Much like Job may have felt, I imagine if he sat with the pages that detailed his friends calling out his wrongs and his reply incessantly saying,
But, none of this makes sense. Why me?
I feel like Job was just that honest.
If you find your old journal or Bible, do you find your honesty to be hard or do you see it as simply honest?
Do you see how far you’ve come or are you hard on yourself that some days you still hurt to comprehend some things?
I fell asleep with a revelation the other night.
I’d read my prayers scrawled in the old book. Concerns so very intimate that only God and I knew and know the reasons.
I realized I had such a yearning for God back then.
I realized I still do.
The thought of my laments and longings documented with pencil or pen gave me a new idea, a different peace.
I was a seeker. I still am.
My soul ached with yearning.
It still is.
I decided it is a good thing to be still yearning, to not be satisfied in who I’ve become, to be certain God’s still what my heart yearns for and the goodness of His gifts to me, to my family, beauty made of so many hard things.
The words to a song you won’t hear on the radio seem to pop up on my Pandora quite often lately.
I drive the morning road, make it to the hill and curve on the dirt one and I slow my arrival because it happens!
The voice of Paul Beloche, so gently and assuredly reminding me of all the beauty God has made of my life already.
She gave a helpful list with one thing being to ask yourself at the end of the day,
“Where did I see God today?”
Naturally, I loved this, it’s might kind of deep thinker thing.
Tuesday was a “grandma day”. It was so sweet and easy and it was a gift the way the simplicity of the day fell into place.
We sat together in the cool castle building dirt spot. To pass the time ‘til Mama drove up, I taught the baby to sift sand from one hand to the other. Teaching maybe the wrong word, I just did it and she followed.
From one hand to the other we just passed the sand between our hands. She looked up, longer than usual, looked deeply into my eyes in a way that said, “This is sublime.”
Yes, this was when I saw God.
God with us.
Heaven met earth and situated itself with us in the Springtime dirt.
Yearning for me not to miss such a beautiful moment on a blue sky day.
And I didn’t and I pray I don’t from now on.
“Therefore he is able, once and forever, to save those who come to God through him. He lives forever to intercede with God on their behalf.” Hebrews 7:25 NLT
Lord, may our earthly days cause our longing for you more every day even as we yearn for the incomprehensible promise of heavenly days promised by you.
It’s become the norm for me to wake with a lyric or a verse. I know the song and it sets my tone. I open my Bible app and search for the verse if other thoughts don’t get me off course.
The promise of today is bright sunshine and the Labrador returns with the ball jammed into his cheek. I step outside and decide just a couple of tosses. It’s still too cold, early Friday morning.
He’s satisfied and so am I. I turn to go inside, my feet numb from the cold hard ground and I see the beauty of what seems to be an overnight changing to green.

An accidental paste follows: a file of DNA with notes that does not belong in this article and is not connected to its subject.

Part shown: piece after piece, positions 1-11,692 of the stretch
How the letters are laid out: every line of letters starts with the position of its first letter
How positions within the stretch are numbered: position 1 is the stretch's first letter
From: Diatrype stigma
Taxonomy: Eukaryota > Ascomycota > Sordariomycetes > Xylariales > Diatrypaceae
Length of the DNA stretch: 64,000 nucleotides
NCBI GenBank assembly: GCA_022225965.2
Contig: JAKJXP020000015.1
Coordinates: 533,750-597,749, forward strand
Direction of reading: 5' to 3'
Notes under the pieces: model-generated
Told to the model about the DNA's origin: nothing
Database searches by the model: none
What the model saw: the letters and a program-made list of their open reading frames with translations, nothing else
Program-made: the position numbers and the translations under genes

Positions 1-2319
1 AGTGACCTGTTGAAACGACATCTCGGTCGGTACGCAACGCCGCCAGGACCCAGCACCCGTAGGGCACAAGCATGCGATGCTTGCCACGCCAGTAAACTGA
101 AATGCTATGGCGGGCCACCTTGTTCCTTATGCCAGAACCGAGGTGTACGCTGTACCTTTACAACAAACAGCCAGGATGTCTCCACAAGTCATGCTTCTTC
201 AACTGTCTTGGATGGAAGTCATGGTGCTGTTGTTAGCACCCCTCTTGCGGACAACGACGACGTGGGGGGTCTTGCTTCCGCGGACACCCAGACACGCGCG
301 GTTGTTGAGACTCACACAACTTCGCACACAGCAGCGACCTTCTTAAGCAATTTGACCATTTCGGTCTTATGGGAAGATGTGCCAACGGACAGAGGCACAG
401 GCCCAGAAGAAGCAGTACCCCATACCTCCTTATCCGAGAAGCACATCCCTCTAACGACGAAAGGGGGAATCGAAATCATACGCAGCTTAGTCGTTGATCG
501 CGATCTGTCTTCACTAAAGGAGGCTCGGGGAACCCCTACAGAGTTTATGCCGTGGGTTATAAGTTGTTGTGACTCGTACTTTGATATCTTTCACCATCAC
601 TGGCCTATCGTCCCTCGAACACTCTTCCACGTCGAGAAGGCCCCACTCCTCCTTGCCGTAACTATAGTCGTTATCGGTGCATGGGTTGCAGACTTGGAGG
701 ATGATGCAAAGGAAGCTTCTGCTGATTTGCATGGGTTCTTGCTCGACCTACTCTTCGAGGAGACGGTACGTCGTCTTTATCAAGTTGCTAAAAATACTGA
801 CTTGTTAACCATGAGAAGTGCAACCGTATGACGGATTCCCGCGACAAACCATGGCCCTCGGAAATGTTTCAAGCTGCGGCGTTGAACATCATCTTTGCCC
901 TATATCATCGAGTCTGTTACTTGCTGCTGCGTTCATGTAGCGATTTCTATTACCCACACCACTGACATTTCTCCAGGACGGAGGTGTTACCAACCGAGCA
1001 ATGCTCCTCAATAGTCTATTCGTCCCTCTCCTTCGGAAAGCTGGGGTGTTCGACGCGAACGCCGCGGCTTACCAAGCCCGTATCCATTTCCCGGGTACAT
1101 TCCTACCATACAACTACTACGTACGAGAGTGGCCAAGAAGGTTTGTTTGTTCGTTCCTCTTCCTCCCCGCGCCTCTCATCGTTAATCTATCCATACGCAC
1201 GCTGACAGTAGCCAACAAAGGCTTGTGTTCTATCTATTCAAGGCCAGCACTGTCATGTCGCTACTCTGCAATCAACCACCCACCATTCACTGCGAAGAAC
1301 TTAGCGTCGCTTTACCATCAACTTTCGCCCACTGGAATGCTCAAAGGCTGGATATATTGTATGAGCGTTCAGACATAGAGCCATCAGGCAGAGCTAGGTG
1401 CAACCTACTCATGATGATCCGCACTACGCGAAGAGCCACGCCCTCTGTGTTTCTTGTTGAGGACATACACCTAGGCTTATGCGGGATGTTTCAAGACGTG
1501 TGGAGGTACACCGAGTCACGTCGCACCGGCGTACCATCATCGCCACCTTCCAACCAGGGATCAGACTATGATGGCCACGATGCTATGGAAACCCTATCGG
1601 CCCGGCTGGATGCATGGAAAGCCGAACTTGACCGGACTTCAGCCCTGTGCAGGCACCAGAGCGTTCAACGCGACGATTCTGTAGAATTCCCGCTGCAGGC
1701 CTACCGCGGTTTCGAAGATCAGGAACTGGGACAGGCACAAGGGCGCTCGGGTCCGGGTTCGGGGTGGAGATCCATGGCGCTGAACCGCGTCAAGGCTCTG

I find myself wondering if God is aware. Of my waking on a Friday morning after sleeping hard from unacknowledged exhaustion.
Did God know I’d wake up with the words to a song by J.J. Heller, “You Already Know”? (Yes, I adore her.) Did God know I’d be standing barefoot and I’d listen to Him reminding me of the dangers of comparison?
Does God know how many blades of grass surround my feet? Is he aware of every rain drenched fallen camellia? I believe so.
“But even the hairs of your head are all numbered. Fear not, therefore; you are of more value than many sparrows.” Matthew 10:30-31 ESV
We are important to God. Courage and trust are the evidence of our embracing this as belief.
Hagar, a pregnant mistress in the Old Testament, used by others to fulfill a longing, felt abandoned, rejected, unnecessary. She longed to escape the bitter condemnation of Sarah. She fled into the wilderness.
God met her there. He pointed out the water she’d been thirsting for.
I wondered this morning if she’d been standing near the flow of water and couldn’t hear it or if she’d become so worried, afraid, confused and maybe angry over how her life’s direction had pointed towards self-destruction, that she couldn’t see the provision of God waiting there.
So, God pointed it out. She was changed by seeing that she’d been seen herself.
“So she called the name of the Lord who spoke to her, “You are a God of seeing,” for she said, “Truly here I have seen him who looks after me.”” Genesis 16:13 ESV
In a few weeks, a children’s book illustrated and written by me will be available. I may have chances to share its backstory, a story I only recently realized but God already knew.
“Look At The Birds” is a book born of talks with my granddaughter about birds and talks between God and me about worry, worth and trust.
It’s a book with a mission of helping children understand their value is determined by Jesus and no one or no place else.
It’s a message God longed for me, the wife, the mother, grandmother, the author, the artist, to begin to finally embrace.